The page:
Monday, September 8, 2014

Truths From the Alabama Teacher of the Year: Truth #1- The Common Core is Not a Person

We've been in school almost a month in Alabama, and I am teaching and learning daily with an incredible group of fourth graders and a wise-beyond-her-years student teacher at Cherokee Bend Elementary. 
In addition to teaching every day, I've had the opportunity to participate in lots of summer and after school meetings, presentations, and committee meetings where "fixing schools and public education" is the main topic of conversation.  
In the past few weeks, I have had the privilege of hearing Dr. Tommy Bice, Alabama's State Superintendent of Education, speak in several cities across the state on the future of public education in Alabama. 
I've celebrated and been inspired by our superintendent's vision for Alabama's children, but I've also been disturbed by the rumors and misinformation that gets spread so rapidly across our state, nation, and world. 

For weeks I had been wondering how to actually start this blog to document my journey as Alabama Teacher of the Year, and this afternoon, it hit me square in the face.
After reading comments attached to Dr. Bice's amazing speech last Thursday night at Carver High School in Birmingham, I knew what I must do: Write about what's TRUE in public education. It's time to stop the misinformation madness, so this blog will be my year long attempt (and invitation to all of you master teachers out there) to share what's true, what's right, and what's best for the children of our state, country, and world.

So this year's journey will document learning, thinking, and lots of reflecting after twenty years in the classroom on what I know is TRUE about our work with children.

Truth #1: The Common Core is Not A Person
(Based on the psycho-freak-out about the implementation of The Alabama College and Career Readiness Standards--AKA Common Core)

It cannot dumb-down your child's education.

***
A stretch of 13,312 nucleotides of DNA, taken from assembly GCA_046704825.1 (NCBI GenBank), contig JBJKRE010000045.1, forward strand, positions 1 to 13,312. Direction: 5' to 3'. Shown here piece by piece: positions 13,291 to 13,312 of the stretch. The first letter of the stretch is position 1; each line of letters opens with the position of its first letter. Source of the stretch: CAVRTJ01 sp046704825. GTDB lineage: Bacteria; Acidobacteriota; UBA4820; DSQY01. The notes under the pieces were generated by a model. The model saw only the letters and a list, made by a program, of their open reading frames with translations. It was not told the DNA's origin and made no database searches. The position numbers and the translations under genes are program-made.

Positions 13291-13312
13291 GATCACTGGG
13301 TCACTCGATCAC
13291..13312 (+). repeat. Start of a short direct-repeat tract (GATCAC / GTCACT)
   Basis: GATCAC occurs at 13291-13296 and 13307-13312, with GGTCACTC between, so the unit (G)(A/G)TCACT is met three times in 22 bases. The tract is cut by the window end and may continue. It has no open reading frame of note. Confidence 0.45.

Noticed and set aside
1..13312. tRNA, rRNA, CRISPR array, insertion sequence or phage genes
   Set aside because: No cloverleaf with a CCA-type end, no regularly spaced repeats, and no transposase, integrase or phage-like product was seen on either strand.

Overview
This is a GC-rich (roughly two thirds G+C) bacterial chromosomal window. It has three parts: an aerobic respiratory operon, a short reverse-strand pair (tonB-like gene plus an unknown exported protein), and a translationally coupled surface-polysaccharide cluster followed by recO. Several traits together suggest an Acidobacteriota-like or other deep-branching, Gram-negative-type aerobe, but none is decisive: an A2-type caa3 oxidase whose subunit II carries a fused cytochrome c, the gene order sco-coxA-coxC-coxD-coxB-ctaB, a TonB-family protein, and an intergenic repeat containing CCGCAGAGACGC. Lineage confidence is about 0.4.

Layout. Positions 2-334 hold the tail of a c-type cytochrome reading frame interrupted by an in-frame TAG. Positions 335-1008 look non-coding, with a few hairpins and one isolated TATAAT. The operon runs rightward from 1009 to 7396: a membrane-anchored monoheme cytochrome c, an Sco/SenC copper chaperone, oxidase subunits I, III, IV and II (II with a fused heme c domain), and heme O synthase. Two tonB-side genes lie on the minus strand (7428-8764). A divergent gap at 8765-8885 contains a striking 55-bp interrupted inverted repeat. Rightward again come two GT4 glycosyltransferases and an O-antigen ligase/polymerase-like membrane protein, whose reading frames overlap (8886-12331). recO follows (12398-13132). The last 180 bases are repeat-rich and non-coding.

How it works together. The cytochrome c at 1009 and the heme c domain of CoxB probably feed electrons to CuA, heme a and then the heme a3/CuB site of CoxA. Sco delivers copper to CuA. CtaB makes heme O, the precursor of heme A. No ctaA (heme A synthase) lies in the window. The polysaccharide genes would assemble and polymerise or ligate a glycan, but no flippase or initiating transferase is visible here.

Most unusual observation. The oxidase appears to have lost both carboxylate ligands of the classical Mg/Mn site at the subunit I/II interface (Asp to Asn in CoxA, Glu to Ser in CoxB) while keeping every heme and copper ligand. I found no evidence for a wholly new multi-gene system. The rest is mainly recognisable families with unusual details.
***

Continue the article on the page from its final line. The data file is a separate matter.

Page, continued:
It cannot destroy your child's self esteem.
It cannot make your child cry.
It cannot make your child stupid.
It cannot ignite homework fights.
It cannot give poor grades for not meeting the standards.
It cannot destroy your child's love for reading, writing, mathematics, science, social studies, the arts, or school. Period.

But a teacher can.

Good teachers, effective teachers, matter much more than particular curriculum materials, pedagogical approaches, or "proven programs" 
(Allington & Johnston, 2001; Darling-Hammond, 1999; Duffy, 1997; Pressley, et al, 2001; Sanders, 1998; Taylor, Pearson, Clark & Walpole, 2000).

It's the teacher in the classroom that can make or break your child's life and learning, and we MUST start focusing on and investing in the people, the relationships, the personal and professional expertise in classrooms across our state and country. 

It’s teachers who can light that forever-learning fire in our students. It’s teachers who, when trusted, use their common sense and deep-rooted knowledge about children and best practice to make decisions that guide instruction and benefit all learners. It’s those teachers who know that the Common Core State Standards are a support and a living document, one that will grow and change over time.

Every good teacher knows that no amount of standards or new, shiny shrink-wrapped curriculum materials can ensure student engagement and success. Only the teacher can make that happen.

So instead of bashing the CCSS/ACCRS, and fighting about standards that are “failing your child”, I encourage everyone to put his/her energy into supporting our state’s efforts to hire and retain the best and brightest professionals.

Put your money and your mouth towards long-term, in-classroom mentor/teacher intern programs, collaborative, in-house university and school partnerships, ongoing staff development and reflection opportunities for both new and seasoned teachers, and government support of salaries that reflect the impact of a master teacher year after year on classrooms of students. 

And if you don’t believe me, visit the classroom of a master teacher. Our doors are always open. We welcome you to see the truth.

(By the way, if you haven't heard Dr. Bice speak and you care about our state's children and the future of public education, then make it a priority to go hear him speak on his Future of Public Education Tour!)
Ann Marie